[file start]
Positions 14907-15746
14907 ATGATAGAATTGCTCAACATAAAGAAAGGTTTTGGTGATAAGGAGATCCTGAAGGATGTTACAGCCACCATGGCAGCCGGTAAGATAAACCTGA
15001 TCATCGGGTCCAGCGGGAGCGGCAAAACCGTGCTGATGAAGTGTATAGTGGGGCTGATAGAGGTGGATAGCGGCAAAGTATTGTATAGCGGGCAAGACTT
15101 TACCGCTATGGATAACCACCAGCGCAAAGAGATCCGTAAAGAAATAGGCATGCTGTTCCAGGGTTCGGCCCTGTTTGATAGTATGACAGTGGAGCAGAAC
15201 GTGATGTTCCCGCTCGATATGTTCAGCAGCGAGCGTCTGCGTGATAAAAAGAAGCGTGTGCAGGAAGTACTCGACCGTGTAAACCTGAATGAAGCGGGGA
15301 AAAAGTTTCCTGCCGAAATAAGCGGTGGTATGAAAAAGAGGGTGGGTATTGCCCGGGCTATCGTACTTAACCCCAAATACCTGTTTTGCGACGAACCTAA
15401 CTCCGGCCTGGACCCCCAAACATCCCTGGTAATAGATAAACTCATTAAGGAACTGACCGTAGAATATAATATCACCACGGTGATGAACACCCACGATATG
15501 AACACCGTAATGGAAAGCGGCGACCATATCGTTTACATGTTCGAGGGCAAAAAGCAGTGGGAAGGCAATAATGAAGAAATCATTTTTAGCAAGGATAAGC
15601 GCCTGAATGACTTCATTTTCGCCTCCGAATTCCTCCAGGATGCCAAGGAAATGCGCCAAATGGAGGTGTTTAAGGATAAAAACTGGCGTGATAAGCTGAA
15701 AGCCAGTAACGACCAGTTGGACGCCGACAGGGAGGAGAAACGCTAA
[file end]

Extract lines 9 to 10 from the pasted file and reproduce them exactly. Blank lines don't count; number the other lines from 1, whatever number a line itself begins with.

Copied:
15601 GCCTGAATGACTTCATTTTCGCCTCCGAATTCCTCCAGGATGCCAAGGAAATGCGCCAAATGGAGGTGTTTAAGGATAAAAACTGGCGTGATAAGCTGAA
15701 AGCCAGTAACGACCAGTTGGACGCCGACAGGGAGGAGAAACGCTAA